I do not think that the Bible should get a gold star for simply treating women less worse than usual. It's a relief for the reader certainly, but that's all. It should be noted that Esther must have special permission to speak to her husband, and is coerced by her uncle to demean herself to protect his pride - he won't grovel but will force her to do so. She is then portrayed as wonderful for acquiescing. This is all about her having inferior status and submitting to authority. Authority is in the hands of the ultimate father figure and by his designates on Earth, men. I know you said earlier that it seems like a skipping record to keep saying how women are treated poorly when mentioned at all, but this is the point of the exercise, right?

    "Most of the badass women in the Bible don't get all the praise I think they should." Too true. So much so that many of their names are short-hand for improper behavior today: "Oh yeah, ever since the world began, a hard headed woman been a thorn in the side of man" mentions Eve, Delilah, and "that evil Jezebel", all to show how they do their men wrong.

    And as for the orders, those are Mordecai's: Esther 8:9-10 "At once the royal secretaries were summoned—on the twenty-third day of the third month, the month of Sivan. They wrote out all Mordecai’s orders to the Jews, and to the satraps, governors and nobles of the 127 provinces stretching from India to Cush. These orders were written in the script of each province and the language of each people and also to the Jews in their own script and language. Mordecai wrote in the name of King Xerxes, sealed the dispatches with the king’s signet ring, and sent them by mounted couriers, who rode fast horses especially bred for the king."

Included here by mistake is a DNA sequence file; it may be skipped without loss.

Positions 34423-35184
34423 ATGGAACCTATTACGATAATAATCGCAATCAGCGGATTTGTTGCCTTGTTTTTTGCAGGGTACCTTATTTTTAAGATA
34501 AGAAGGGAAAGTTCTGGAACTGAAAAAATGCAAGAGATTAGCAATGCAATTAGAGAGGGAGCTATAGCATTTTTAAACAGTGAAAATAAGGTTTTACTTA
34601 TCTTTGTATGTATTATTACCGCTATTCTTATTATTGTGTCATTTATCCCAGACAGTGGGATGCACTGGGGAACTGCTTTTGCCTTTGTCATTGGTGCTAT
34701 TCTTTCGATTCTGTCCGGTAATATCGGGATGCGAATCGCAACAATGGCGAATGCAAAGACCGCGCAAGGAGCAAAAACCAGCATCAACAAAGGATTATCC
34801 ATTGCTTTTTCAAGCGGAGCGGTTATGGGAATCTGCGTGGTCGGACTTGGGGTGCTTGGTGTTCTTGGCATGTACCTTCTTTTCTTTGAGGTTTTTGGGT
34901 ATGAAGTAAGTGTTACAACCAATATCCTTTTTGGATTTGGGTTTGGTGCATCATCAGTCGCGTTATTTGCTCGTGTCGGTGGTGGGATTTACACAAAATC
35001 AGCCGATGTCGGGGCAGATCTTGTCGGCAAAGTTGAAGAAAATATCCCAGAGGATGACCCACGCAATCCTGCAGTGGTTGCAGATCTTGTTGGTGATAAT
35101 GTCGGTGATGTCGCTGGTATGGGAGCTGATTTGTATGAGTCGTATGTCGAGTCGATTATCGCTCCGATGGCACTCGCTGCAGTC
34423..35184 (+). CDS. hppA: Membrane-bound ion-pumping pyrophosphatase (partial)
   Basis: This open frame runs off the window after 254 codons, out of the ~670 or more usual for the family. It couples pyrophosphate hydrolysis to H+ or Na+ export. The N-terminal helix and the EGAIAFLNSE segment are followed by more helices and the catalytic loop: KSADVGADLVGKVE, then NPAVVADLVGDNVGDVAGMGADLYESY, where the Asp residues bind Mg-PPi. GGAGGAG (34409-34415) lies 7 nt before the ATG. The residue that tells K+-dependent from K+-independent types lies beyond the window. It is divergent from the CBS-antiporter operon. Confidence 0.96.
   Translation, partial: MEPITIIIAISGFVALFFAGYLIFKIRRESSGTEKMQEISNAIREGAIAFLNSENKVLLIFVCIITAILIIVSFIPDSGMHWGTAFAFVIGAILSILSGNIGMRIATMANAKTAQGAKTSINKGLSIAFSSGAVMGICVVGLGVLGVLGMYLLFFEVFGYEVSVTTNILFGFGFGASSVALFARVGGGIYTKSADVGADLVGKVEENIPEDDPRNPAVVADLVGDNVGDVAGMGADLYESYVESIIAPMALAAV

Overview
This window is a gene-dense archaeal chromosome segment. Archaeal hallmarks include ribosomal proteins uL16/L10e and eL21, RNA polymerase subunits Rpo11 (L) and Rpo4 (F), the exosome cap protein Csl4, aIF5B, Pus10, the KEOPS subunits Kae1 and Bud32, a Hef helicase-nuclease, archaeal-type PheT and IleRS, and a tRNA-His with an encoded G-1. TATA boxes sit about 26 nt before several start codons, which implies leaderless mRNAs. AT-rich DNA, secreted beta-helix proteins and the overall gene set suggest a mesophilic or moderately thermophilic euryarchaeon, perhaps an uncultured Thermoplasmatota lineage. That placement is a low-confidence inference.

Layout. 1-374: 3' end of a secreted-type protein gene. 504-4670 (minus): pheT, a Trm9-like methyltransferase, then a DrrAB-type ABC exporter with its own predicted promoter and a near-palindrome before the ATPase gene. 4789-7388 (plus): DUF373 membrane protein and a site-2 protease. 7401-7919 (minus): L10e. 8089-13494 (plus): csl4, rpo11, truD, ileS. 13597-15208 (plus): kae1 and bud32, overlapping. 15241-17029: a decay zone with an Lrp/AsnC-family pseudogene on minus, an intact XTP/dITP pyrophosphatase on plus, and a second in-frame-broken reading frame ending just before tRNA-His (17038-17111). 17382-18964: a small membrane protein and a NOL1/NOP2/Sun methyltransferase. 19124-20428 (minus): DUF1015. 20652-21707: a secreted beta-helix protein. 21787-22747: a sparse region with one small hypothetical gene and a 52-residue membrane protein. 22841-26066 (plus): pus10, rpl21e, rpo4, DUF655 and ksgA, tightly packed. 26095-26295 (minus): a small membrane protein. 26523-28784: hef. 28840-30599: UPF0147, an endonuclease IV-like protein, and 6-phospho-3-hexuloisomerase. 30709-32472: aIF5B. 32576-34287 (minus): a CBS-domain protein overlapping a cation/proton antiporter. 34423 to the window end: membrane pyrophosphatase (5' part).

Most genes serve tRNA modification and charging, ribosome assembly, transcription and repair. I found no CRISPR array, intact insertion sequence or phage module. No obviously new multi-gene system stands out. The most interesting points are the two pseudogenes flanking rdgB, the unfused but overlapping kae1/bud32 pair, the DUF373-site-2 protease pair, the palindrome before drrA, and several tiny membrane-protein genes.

As you note "We are working with a VERY low bar here." I am of the opinion that how low that bar is should be stressed rather than downplayed. There's a wonderful old book title that sums up the Bible's treatment of Esther in comparison to others: "Been Down So Long It Looks Like Up to Me".

  4. Lol. I think I needed that. I'm trying to get better at being more forceful with my positions. It's not one of my strong suits, and I tend to do better when I'm all angry and fired up (see any of my posts on rape laws).

    And I can't believe I missed that bit about Mordecai telling the orders to the secretaries... I was almost certain I'd read Esther there...

    Oh well, now that I've finished the book it seems that the entire point was how awesome Mordecai is (he's the only one mentioned in the last chapter) so my tiny praise given here is completely gone now. Don't even know why they bothered calling the book Esther or subtitling almost every section "Esther Saves the Jews" because from the way the Bible writes it up at the end it seems Esther has absolutely nothing to do with anything. It's just ridiculous.

    And your opinion is worth a lot here. :) I greatly enjoy your comments since they always seem to add a bit more to what I've already written. And it seems I can count on you to kind of give me a kick in the pants when I'm looking like I'm being to soft on the Bible's sexism. :P